Mind food is something else we waste. Time spent beneficially feeding our minds—reading, writing, creating art, studying, and developing the art of conversation—has been increasingly replaced over the past few decades with television, video games, and social media. The average American today will have spent 15 years of their life watching television by the time they die.[5]

Worldwide an estimated 4.9 billion people use social media and the average person spends about 145 minutes on social media each day.[6] As we are now a few decades into the age of computer technology, more and more studies are showing the adverse effects the misuse of these technologies is having on the brain. While they can be wonderful tools, they can also be addictive and destructive.

The mind has a job to do, and its job is to THINK. But of course our minds sometimes need to pause and rest, and not just during sleep. Additionally, what we feed our minds, as “fuel” or “food for thought,” is crucial. In a world full of distractions and frankly inundated with mental “junk food” and “eye candy” for the mind, it has become imperative to unplug ourselves and our thoughts from all our devices and allow time away, especially outdoors and in nature, where the pace of life taps into the rhythms of the Creator, allowing those spaces in our thinking for higher insights, genuine problem resolution, and connection with the spiritual side of life to flow into our minds. We need to plug our minds into the Divine Mind and that circuitry where eternity meets up with our present moment in time and space. If you put junk food into your body, you get low output, dysfunction, and ultimately long-term disease. The same is true of the mind; we need to be discerning WHAT we watch, read, listen to, talk about, wish for, and contemplate. It is ever so true, “You are what you think.”

I believe at the root of the problems of modern society—including the outrageous food waste and malnutrition I addressed above—is that we waste spiritual food, and, unfortunately, often we don’t even look for it or recognize it when it crosses our path—all of which is a direct by-product of all those hours lost with TV and other electronic devices that distract our minds and cast aside our souls. Much of the world is truly “spiritually malnourished.” In reality, there is actually an abundance of beautiful spiritual truth woven throughout all the religions of the world and throughout the Vanetic teachings of history[7], as well as the teachings of many prophets, philosophers, activists, poets, mystics, and saints alike, but the true “fruits of the Spirit” are not flourishing in people as they should be.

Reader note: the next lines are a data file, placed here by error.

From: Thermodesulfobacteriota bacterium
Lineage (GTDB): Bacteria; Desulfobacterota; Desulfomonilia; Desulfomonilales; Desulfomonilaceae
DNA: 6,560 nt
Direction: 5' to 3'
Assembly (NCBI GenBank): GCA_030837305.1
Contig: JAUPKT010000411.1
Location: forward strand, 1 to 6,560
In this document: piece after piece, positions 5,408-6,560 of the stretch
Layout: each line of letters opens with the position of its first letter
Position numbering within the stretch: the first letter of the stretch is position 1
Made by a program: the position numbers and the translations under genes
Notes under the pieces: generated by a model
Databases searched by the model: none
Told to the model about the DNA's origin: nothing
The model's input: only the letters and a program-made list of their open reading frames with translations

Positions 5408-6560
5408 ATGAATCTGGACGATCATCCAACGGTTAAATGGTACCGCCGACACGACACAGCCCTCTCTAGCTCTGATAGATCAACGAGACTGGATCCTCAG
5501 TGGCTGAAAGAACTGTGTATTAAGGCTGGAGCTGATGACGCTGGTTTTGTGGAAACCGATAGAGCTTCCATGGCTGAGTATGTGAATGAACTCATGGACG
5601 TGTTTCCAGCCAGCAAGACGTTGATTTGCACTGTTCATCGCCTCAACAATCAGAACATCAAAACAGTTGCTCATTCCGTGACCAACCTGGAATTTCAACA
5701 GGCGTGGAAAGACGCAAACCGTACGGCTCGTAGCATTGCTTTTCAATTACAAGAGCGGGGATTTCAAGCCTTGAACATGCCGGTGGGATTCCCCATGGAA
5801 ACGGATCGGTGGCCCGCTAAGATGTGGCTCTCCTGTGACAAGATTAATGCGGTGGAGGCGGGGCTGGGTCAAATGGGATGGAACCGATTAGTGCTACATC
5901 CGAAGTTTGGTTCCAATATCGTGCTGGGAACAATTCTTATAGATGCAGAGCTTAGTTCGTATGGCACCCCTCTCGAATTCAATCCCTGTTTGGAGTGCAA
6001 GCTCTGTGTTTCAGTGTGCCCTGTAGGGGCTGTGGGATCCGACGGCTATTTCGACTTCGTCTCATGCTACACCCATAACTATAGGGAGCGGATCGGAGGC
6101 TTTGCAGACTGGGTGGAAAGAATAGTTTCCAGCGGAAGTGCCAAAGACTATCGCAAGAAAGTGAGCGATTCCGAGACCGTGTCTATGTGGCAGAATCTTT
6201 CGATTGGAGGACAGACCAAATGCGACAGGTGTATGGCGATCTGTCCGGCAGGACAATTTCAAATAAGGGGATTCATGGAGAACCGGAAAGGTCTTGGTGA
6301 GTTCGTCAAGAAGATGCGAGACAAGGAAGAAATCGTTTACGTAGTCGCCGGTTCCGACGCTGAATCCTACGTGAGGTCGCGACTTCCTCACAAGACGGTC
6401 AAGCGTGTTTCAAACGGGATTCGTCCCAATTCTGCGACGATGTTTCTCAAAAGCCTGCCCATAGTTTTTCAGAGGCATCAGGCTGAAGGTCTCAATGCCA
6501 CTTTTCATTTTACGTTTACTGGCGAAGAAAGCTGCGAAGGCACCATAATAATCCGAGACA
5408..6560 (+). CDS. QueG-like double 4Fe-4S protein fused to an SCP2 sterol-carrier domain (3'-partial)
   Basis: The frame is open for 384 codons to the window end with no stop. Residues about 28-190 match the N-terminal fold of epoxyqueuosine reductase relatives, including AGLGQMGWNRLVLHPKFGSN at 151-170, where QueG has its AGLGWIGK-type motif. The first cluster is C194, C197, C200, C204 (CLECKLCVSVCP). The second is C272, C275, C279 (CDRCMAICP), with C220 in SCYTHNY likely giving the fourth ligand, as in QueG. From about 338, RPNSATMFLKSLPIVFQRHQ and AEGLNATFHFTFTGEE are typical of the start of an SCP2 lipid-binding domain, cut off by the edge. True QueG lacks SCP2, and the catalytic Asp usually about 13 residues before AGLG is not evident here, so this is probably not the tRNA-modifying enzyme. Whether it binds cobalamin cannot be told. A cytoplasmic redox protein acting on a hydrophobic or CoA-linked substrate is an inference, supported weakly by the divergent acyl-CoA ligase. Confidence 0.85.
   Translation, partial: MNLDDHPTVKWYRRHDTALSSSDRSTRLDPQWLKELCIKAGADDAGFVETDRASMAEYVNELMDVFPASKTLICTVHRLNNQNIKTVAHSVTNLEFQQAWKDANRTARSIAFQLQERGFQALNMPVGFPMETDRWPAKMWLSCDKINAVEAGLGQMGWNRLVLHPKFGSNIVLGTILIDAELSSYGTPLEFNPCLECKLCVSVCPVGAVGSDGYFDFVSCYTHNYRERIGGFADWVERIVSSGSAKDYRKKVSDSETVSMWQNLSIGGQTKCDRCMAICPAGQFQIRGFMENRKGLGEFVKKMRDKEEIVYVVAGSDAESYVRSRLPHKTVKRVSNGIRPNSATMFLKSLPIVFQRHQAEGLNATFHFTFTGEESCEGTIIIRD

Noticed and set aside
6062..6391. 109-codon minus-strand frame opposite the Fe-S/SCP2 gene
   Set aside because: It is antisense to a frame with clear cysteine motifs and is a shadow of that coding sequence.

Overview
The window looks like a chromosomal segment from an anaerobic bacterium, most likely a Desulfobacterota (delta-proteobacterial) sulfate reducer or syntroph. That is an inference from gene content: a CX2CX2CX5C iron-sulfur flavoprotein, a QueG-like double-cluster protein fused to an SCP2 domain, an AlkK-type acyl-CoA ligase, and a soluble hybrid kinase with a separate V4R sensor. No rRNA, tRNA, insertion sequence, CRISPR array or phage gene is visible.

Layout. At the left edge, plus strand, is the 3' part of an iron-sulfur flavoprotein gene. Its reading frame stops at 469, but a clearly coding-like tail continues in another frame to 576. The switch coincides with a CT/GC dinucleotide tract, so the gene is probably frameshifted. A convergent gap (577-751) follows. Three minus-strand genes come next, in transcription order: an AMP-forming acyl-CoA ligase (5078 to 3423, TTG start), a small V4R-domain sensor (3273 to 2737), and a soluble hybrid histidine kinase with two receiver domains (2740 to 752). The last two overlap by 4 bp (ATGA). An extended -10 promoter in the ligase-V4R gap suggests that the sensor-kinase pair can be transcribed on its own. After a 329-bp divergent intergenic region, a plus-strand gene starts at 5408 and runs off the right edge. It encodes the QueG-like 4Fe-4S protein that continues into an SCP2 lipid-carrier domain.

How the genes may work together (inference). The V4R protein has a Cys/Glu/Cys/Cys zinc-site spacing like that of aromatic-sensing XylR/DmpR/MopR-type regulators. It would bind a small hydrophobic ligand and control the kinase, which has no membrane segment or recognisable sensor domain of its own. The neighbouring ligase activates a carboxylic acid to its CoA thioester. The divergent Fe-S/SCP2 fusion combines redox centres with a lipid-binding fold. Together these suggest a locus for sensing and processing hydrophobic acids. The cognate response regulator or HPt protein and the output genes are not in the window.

Being in the company of good people with pure motives is a key component to adding more spiritual food into our lives. So is the practice of kindness, gratitude, humility, generosity and many other attitudes of giving and love towards others. These and other simple yet cosmic truths—based in truth, beauty, and goodness—taught throughout history are too often overridden by lower human tendencies like greed, selfishness, anger, and narcissism, and thus, instead of truly being our brother’s and sister’s keeper, we wage war against each other in God’s name. When individuals worldwide begin to realize we are one planetary family under one Universal Father and act accordingly, we will be able to remedy our innumerable and increasing global problems. The only “food for ascension” that will heal us is making higher choices by walking in the spiritual realms and seeking the Creator’s perfect will; by becoming part of the worldwide SpiritualutionSM movement.

SPIRITUALUTIONSM—JUSTICE TO THE PEOPLE movement: A global spiritual-revolution started by Gabriel of Urantia/Van/TaliasVan, designed to inspire and influence millions to come out of the system of greed and organized and antiquated religions, to join communities and grow their own food near a good water source, as he believes in the prophecies of the Hopis, Mayans, Nostradamus, the Prophets of the Old Testament, and the Book of Revelation that speak of the purification of the Earth Mother through drastic climate changes, which he believes are now happening and will continue to worsen.[8]


[1] Robinson, Deena, 25 Shocking Facts About Food Waste, December 2, 2022, https://earth.org/facts-about-food-waste/

[2] World Food Program USA, 10 Facts About Child Hunger in the World, October 2, 2021, Updated July 12, 2022, https://www.wfpusa.org/articles/10-facts-child-hunger/

[3] Read, Tom, World Hunger: Key Facts and Statistics in 2023, Updated August 1, 2023, https://www.deliveryrank.com/blog/world-hunger-facts-statistics

[4] SingleCare, Medically reviewed by Galan, Nicole, Diabetes statistics 2023, Updated February 3, 2023, https://www.singlecare.com/blog/news/diabetes-statistics/

[5] Lake, Rebecca, Television Statistics: 23 Mind-Numbing Facts to Watch, Updated February 26, 2023, https://www.creditdonkey.com/television-statistics.html

[6] Wong, Belle, Top Social Media Statistics And Trends Of 2023, Updated May 18, 2023, https://www.forbes.com/advisor/business/social-media-statistics/

[7] Gabriel of Urantia/Van/TaliasVan, Vanetics,  https://uaspr.org/vanetics-podcast

[8] Gabriel of Urantia, Times of the Purification, https://spiritualution.org/learn/purification